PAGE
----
Atom Bank, granted its licence by the Bank of England, plans to launch to customers later this year. Championing innovation, transparency and convenience, the organisation is developing a range of personal and business banking products and services, delivered through an app experience, designed initially for mobile devices, desktops to follow. It is also partnering with FIS. But not a clink as yet about Bitcoin, although London has at least two services already.
BT is to boost its army of frontline engineers in Scotland by taking on another 112 recruits from Orkney and Oban to Greenock and Galashiels, with a third of the posts based in the Highlands and Islands and North East Scotland. They’ll join Openreach, BT’s local network business, to install new lines, fix faults and help bring high-speed fibre broadband to homes and businesses across the country.
Despite the hoped for reprieve of turbine alley, the RSPB Scotland expresses grave concerns for the fate of special breeding birds if a contentious wind farm, planned for the heart of the Flow Country in Caithness and Sutherland, gets the go ahead. A public local inquiry was been held this week to scrutinise an application by energy giant SSE (Scottish and Southern Energy), that wants to build a 39 turbine wind farm at Strathy South, home to some of the world's rarest birds
ScotlandIS, digital technologies trade body awarded the winners of its fifth annual Digital Technology Awards at the Edinburgh International Conference Centre (not Glasgow Arches) where the elite of Scotland’s companies attended an event celebrating their continuing successi in the sector.
Perhaps bad news for Scotland to be loosing £3bn in investment, as UK government decides to exclude new onshore wind farms from a subsidy scheme a year earlier than planned. But the good news would be an end to “turbine alley” with no Stronelairg wind farm to visually pollute the Monadhliath mountains’ amazing landscapes, an issue still awaiting Court of Sessions judgement.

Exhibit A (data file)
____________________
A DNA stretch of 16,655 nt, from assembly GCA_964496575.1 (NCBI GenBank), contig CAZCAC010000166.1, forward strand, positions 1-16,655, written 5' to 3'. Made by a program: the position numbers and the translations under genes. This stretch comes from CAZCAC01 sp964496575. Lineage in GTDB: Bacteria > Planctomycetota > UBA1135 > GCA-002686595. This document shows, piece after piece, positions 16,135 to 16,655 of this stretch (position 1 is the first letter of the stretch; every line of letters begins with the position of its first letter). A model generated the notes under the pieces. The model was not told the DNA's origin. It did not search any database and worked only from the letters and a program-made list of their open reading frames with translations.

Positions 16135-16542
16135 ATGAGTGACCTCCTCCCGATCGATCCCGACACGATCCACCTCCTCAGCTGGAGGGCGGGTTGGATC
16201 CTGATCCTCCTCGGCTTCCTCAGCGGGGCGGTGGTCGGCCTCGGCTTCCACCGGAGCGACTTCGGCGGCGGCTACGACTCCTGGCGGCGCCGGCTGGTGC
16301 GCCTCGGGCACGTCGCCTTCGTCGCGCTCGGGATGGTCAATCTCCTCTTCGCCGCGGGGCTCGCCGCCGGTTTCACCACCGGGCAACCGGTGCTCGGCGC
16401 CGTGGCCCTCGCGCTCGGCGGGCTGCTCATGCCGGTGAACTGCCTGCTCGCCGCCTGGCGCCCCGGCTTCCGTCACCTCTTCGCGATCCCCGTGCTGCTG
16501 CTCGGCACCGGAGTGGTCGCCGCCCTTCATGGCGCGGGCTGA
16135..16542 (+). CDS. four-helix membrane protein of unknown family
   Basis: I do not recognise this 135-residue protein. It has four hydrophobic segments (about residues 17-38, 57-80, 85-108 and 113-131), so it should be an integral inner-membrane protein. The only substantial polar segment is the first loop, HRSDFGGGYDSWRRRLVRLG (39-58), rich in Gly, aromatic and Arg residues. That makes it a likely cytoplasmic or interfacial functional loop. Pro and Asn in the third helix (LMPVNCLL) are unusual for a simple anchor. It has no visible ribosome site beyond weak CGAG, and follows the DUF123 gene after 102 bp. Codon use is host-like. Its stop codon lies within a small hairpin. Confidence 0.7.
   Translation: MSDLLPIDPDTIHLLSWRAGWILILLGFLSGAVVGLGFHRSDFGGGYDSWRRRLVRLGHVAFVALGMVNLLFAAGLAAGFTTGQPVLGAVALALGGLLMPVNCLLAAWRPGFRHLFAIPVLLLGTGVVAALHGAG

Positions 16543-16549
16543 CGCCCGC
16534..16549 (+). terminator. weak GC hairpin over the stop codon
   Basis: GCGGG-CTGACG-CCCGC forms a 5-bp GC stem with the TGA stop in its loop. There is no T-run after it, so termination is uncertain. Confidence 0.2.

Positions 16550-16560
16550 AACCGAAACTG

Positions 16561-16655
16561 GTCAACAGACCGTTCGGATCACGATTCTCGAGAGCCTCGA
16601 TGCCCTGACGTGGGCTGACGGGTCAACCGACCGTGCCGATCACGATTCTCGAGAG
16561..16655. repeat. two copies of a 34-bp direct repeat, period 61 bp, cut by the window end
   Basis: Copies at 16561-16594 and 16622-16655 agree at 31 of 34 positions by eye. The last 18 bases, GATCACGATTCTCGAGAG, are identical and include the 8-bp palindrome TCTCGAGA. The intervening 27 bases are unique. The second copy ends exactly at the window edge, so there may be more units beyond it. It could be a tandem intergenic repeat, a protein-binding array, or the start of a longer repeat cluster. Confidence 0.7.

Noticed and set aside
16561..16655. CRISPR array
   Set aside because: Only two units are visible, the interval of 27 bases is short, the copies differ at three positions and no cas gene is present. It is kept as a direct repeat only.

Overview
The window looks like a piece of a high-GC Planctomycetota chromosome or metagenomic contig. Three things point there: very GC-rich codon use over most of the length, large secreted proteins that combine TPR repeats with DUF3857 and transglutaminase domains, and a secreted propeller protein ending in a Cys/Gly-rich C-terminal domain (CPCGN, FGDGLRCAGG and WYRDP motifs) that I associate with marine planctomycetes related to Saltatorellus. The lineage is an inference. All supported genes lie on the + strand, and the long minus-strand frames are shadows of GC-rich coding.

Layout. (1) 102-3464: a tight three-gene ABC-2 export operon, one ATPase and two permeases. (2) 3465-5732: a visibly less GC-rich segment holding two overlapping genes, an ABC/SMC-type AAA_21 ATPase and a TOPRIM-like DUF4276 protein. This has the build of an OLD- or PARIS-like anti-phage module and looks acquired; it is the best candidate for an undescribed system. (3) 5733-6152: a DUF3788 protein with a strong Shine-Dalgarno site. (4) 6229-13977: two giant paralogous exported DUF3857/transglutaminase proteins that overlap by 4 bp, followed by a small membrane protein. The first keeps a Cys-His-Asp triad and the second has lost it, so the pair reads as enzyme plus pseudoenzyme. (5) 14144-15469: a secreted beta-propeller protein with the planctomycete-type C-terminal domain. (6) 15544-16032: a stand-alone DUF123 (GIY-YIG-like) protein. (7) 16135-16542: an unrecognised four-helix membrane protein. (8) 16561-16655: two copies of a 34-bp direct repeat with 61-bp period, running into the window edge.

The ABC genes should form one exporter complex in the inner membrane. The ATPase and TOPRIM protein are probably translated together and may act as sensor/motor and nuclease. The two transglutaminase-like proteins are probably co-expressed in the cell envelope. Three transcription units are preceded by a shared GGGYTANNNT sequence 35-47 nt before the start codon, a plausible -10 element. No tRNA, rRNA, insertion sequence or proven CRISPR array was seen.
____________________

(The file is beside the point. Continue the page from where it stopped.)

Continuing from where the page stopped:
In March 2014 BT and EE today announced a contract under which EE will provide various mobile virtual network operator (MVNO) services to BT’s customers and employees in UK. The agreement further strengthens the existing relationship in telecommunications between BT and EE. It was only a matter of time before the alignment was pushed to further growth.
For anyone concerned over the inability to attract women into computing and science disciplines, the "New York Times" Opinion page on"What its Like as a 'Girl' in the Lab" contributed by the molecular biologist Sarah Clatterbuck Soper, probably says it all.
The Marine Aquaculture Awards, organised by The Crown Estate, celebrate achievements and success of an industry vitally important to Scotland and its coastal communities. Held every two years, it matches the industry’s production cycles and development of new products and initiatives
In a study published the Proceedings of the National Academy of Sciences (PNAS), researchers findings at the Instituto Gulbenkian de Ciência, Portugal have direct implications for treatment of this devastating disease, caused by the parasite Plasmodium, still one of the main causes of death worldwide.